Cast & Crew
Alfred E. Green
The widow of Captain Errol, youngest son of the Earl of Dorincourt, and her young son, Cedric, live in New York City in the early 1880's barely able to subsist. The earl, how heirless, commissions his solicitor, Haversham, to bring young Cedric from America to be trained for the title of Lord Fauntleroy. When they arrive at the castle, the mother (Dearest), wrongly accused of marrying for pecuniary reasons, is forced to live outside the castle while Cedric with his innocent and childish wit captivates the earl and wins the hearts of his royal guests. Haversham appears with a woman who claims that her son is the nearest relatives of Bevis, the eldest son, and she demands the title for him. When New York papers print the story with photographs, Cedric's friends--Dick, Hobbs, and Mrs. McGinty--journey to England to expose the conspiracy. The earl is overjoyed at the news, and there is a reconciliation between Dearest and the earl; all three live happily together in the castle.
Madame De Bodamere
Little Lord Fauntleroy on DVD
Little Lord Fauntleroy, the novel, was published in 1886 and was an immediate success. A rowdy son of the pavements is forced to wear his hair in long curls, a tribute to his late father's locks when he was a boy. He is unaware that his father was one of the sons of the Earl of Dorincourt, disowned when he married beneath him. However, when the Earl's other son dies, the Earl sends for the American lad who now must be groomed to be a member of the British aristocracy.
Mary Pickford plays a dual role in the movie, both Cedric, the boy who becomes Lord Fauntleroy, and his mother. Naturally she would seem to be equipped for only one of those roles, but, despite having to strap down her bosom to play the child, does an excellent job with both. Pickford's movie was famous in its time for all the special effects necessary for Mary to play both roles within the same shot. Cameraman Charles Rosher handled the effects, mostly through split screen, but there are some effects that are startlingly impressive even in this age of CGI effects. Near the beginning of the film is a shot, analyzed by Kevin Brownlow in his excellent documentary Hollywood (1980), where Mary the child kisses Mary the adult on the cheek. Another effect that would escape all but the most observant is one where the child, stage right, talks to the mother at the center of the screen. Just when you think it is a standard split image, the child walks behind the mother to continue the conversation on the other side of the screen, all within one shot.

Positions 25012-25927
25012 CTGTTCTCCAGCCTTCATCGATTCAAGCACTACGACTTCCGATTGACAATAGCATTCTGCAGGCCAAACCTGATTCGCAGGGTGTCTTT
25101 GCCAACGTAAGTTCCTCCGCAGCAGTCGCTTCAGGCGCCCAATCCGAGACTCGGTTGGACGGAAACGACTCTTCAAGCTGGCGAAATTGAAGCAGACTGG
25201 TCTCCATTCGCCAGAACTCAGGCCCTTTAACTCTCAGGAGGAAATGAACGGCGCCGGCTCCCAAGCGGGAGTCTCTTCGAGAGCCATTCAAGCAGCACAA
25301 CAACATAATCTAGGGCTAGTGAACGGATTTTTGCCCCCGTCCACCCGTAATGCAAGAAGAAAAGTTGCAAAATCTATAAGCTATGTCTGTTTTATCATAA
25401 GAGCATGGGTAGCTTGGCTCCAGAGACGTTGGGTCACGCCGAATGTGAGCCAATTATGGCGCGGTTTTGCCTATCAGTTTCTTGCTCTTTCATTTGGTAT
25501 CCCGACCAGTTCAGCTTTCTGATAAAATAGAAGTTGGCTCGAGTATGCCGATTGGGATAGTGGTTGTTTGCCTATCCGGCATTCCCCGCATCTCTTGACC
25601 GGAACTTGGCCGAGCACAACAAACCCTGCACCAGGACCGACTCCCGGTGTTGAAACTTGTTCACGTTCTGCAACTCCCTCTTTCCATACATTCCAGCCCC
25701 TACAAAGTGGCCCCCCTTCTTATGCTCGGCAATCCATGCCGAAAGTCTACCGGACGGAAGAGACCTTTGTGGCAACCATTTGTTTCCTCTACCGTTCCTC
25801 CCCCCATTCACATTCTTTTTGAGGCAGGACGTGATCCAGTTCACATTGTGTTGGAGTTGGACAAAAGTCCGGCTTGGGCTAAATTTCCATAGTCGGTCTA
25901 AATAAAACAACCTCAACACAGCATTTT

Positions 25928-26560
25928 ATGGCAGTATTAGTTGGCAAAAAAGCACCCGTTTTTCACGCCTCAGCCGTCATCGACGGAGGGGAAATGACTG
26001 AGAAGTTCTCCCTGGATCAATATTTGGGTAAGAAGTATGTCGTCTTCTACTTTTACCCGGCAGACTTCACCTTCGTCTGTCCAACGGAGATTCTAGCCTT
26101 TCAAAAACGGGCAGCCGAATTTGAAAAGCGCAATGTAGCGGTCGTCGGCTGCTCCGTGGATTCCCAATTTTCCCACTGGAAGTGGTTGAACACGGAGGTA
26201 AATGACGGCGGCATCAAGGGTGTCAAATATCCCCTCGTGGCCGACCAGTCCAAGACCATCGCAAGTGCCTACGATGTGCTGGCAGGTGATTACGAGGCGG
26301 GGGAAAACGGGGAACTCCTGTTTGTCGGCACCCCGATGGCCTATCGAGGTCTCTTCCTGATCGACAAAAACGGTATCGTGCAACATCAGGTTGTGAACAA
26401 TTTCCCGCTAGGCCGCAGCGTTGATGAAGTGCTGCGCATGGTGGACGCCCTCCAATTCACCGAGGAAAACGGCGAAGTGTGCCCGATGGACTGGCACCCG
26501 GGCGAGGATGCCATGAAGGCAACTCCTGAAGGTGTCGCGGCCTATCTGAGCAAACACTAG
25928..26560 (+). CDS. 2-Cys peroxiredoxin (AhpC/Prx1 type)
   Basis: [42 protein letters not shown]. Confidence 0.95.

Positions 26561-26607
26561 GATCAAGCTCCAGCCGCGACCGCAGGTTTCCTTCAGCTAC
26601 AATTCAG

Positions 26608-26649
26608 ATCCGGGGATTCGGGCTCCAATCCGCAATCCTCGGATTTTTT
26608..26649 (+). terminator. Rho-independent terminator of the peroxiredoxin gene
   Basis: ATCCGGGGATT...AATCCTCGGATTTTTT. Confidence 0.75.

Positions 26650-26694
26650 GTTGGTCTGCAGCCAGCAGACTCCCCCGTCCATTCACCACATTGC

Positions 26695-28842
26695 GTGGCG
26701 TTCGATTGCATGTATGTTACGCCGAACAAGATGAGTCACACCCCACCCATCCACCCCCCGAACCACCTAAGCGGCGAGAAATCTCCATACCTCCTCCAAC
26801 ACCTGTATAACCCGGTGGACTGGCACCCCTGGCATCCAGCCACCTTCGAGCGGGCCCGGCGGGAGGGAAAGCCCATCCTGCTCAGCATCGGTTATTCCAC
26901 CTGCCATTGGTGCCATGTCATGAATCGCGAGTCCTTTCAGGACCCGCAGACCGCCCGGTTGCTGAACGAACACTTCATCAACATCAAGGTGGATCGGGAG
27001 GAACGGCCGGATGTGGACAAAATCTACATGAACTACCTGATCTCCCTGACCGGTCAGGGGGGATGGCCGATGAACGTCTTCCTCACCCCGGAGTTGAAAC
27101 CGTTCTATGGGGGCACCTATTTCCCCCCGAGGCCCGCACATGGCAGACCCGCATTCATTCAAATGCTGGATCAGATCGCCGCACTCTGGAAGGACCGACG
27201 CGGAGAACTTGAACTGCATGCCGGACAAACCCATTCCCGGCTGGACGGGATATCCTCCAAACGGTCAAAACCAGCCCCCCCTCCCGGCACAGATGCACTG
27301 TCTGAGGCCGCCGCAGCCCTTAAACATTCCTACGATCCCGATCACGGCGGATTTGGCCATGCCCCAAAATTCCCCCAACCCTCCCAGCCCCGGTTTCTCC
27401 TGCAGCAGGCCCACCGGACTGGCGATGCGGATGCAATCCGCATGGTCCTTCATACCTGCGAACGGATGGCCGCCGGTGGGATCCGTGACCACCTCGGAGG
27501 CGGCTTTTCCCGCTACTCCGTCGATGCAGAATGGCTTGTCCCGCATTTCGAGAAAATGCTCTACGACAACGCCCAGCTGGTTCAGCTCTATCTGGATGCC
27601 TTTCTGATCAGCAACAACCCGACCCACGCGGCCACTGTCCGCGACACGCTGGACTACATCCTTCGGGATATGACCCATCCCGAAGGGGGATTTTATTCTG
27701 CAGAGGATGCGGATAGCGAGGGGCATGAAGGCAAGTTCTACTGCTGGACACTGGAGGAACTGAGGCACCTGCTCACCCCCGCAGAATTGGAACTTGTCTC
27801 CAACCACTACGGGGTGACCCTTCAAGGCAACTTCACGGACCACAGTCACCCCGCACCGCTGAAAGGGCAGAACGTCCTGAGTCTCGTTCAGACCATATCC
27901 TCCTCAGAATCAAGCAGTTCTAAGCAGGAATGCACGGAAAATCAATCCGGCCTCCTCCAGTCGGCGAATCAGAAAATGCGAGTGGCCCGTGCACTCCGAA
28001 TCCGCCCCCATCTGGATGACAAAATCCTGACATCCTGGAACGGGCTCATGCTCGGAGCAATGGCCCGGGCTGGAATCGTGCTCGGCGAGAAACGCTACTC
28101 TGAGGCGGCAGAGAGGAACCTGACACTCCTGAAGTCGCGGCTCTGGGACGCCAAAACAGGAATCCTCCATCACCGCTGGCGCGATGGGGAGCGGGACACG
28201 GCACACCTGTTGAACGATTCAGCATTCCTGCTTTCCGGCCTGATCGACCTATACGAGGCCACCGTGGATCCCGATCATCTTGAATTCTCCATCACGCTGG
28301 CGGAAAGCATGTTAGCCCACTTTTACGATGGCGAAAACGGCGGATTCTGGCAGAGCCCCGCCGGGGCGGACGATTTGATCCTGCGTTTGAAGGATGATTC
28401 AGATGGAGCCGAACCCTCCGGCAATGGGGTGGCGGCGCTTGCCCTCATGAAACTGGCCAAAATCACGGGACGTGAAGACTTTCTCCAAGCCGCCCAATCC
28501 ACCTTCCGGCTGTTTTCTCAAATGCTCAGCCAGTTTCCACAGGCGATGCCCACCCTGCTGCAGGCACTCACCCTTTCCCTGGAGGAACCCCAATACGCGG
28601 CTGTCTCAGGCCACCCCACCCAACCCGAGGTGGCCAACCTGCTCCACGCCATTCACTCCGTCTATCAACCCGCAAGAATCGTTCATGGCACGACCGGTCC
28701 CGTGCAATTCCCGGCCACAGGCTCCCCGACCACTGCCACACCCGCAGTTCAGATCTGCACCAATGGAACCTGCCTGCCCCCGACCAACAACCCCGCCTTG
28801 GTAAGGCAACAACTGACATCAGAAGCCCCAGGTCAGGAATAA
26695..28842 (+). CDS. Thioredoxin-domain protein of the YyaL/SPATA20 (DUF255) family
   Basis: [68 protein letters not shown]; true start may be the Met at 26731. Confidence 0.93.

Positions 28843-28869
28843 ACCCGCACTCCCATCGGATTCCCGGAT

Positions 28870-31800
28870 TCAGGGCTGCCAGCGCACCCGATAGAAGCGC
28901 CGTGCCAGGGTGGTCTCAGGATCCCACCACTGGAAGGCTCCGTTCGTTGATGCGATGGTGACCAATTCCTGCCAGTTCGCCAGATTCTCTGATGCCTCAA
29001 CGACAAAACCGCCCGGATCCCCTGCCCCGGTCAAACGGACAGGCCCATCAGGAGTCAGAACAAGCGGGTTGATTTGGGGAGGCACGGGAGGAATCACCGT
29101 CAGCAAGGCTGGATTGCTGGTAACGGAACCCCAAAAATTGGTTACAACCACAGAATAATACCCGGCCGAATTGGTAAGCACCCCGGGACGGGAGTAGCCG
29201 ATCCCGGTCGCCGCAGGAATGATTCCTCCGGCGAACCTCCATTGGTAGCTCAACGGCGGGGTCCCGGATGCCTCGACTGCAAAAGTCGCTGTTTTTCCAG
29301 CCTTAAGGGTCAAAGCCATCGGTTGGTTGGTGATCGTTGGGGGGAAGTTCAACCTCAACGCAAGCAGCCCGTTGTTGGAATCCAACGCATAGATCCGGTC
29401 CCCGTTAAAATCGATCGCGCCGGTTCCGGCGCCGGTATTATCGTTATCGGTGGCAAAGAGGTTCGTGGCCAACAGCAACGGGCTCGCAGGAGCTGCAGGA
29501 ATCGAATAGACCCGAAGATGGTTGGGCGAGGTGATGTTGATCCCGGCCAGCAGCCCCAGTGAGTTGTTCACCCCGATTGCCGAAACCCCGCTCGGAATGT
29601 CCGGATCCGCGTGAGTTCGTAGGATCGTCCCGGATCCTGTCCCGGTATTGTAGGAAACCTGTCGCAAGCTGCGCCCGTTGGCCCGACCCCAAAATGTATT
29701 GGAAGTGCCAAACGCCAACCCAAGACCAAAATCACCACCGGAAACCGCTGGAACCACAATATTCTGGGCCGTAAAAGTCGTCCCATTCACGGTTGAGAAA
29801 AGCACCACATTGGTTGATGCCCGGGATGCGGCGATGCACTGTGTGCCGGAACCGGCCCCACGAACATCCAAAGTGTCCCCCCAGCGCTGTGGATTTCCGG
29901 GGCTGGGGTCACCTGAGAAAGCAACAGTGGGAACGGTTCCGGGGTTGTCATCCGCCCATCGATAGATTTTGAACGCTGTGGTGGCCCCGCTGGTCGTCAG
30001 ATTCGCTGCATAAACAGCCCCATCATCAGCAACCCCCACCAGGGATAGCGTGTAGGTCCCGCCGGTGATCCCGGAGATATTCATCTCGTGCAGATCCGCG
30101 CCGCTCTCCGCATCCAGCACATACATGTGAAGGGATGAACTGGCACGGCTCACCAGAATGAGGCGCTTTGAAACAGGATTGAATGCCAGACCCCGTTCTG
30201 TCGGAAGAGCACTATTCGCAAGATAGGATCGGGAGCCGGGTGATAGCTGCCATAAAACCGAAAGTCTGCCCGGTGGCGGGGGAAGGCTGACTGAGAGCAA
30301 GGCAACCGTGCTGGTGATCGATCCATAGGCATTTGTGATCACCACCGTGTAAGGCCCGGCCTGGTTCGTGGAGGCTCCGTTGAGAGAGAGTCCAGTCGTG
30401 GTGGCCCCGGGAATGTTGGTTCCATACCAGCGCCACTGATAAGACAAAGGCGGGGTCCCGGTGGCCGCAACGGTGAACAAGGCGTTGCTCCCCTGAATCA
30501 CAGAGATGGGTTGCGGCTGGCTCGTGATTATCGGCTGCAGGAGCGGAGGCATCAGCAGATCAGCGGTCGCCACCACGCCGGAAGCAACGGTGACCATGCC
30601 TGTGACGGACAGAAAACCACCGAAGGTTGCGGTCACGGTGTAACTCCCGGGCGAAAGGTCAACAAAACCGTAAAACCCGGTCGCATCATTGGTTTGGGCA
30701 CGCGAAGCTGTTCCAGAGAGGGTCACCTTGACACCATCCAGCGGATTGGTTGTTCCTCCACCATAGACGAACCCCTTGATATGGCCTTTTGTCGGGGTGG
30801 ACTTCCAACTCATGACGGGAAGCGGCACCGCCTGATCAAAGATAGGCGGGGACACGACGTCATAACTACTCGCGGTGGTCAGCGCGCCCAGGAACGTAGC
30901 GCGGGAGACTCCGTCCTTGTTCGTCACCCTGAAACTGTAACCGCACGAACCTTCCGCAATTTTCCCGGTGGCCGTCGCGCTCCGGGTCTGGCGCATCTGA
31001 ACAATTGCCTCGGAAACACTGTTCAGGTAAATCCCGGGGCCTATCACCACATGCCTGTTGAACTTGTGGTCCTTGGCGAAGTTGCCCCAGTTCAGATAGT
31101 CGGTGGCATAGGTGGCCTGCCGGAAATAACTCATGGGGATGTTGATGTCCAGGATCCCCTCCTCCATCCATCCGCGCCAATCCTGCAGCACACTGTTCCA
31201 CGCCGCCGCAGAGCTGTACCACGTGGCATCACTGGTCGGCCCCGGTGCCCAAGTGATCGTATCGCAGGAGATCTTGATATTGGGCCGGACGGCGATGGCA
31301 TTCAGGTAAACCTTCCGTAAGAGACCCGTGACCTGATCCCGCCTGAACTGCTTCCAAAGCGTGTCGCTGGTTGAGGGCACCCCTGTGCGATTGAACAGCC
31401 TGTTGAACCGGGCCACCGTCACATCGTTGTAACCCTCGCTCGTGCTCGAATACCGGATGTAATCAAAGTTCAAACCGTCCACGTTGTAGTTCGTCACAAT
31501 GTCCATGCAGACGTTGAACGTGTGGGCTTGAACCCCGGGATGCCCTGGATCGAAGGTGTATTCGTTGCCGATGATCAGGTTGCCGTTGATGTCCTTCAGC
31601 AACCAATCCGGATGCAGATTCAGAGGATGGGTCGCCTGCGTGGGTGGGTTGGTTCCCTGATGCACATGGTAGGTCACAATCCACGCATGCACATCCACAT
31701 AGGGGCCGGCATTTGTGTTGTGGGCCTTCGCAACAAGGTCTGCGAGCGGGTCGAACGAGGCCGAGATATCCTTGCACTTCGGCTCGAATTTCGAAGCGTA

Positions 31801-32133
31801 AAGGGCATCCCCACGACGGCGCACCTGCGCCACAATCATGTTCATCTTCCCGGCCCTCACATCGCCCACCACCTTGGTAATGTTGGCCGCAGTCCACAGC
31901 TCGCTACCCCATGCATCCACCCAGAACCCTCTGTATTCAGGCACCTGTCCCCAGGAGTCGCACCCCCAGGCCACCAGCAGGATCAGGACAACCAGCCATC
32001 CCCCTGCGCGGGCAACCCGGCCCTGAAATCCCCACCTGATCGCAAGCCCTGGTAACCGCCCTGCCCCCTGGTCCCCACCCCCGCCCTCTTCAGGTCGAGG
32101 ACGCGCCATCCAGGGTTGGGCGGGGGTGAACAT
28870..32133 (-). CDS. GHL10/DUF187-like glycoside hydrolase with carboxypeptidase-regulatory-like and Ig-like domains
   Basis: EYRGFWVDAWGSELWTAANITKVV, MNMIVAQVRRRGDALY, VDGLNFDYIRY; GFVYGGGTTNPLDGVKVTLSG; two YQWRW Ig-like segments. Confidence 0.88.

Keeping track of the effects is difficult because the story is so involving. More than other Pickford titles, this is wonderfully entertaining in the classic 19th Century storytelling manner. The sets and locations are expensive and well-photographed and the performances are perfect, especially Claude Gillingwater as the hard-hearted Earl softened by his growing affection for his American grandson.
This new DVD, produced by The Mary Pickford Institute and Timeline Films, is also beautifully presented. The print is very high quality for a movie now 86 years old and it has been paired with a new orchestral score by Nigel Holton that is one of the most lush and moving scores written for a silent film. Little Lord Fauntleroy should be a first choice for anyone wanting to rediscover the charm and vitality that made Mary Pickford one of the 20th Century's greatest stars.
For more information about Little Lord Fauntleroy, visit Milestone Film & Video. To order Little Lord Fauntleroy, go to TCM Shopping.
by Brian Cady
Little Lord Fauntleroy on DVD
In scene in which Little Lord Fauntleroy meets Dearest (both parts being played by Mary Pickford) the kiss-on-the-cheek cut took 15 hours to film and lasts 3 seconds on-screen due to the complexity of the multiple exposures. To ensure stability between takes, the camera used by cinematographer Charles Rosher was weighted down to the tune of close to a ton.
For information on other films based on the Frances Hodgson Burnett novel, please consult the entry for the 1936 United Artists release Little Lord Fauntleroy, directed by John Cromwell and starring Freddie Bartholomew and Dolores Costello in AFI Catalog of Feature Films, 1931-40.